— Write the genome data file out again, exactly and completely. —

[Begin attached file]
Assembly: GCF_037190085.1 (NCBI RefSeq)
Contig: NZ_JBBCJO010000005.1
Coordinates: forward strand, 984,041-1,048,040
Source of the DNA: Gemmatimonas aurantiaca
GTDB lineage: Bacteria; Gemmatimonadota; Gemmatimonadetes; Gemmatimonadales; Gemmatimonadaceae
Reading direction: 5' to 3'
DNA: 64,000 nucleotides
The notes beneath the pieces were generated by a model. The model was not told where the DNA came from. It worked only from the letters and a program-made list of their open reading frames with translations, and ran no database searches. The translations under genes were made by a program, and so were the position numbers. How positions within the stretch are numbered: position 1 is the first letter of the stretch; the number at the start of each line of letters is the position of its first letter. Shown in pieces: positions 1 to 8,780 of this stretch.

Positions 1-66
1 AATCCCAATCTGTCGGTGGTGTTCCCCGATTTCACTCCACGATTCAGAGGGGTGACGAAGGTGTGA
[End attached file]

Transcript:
Assembly: GCF_037190085.1 (NCBI RefSeq)
Contig: NZ_JBBCJO010000005.1
Coordinates: forward strand, 984,041-1,048,040
Source of the DNA: Gemmatimonas aurantiaca
GTDB lineage: Bacteria; Gemmatimonadota; Gemmatimonadetes; Gemmatimonadales; Gemmatimonadaceae
Reading direction: 5' to 3'
DNA: 64,000 nucleotides
The notes beneath the pieces were generated by a model. The model was not told where the DNA came from. It worked only from the letters and a program-made list of their open reading frames with translations, and ran no database searches. The translations under genes were made by a program, and so were the position numbers. How positions within the stretch are numbered: position 1 is the first letter of the stretch; the number at the start of each line of letters is the position of its first letter. Shown in pieces: positions 1 to 8,780 of this stretch.

Positions 1-66
1 AATCCCAATCTGTCGGTGGTGTTCCCCGATTTCACTCCACGATTCAGAGGGGTGACGAAGGTGTGA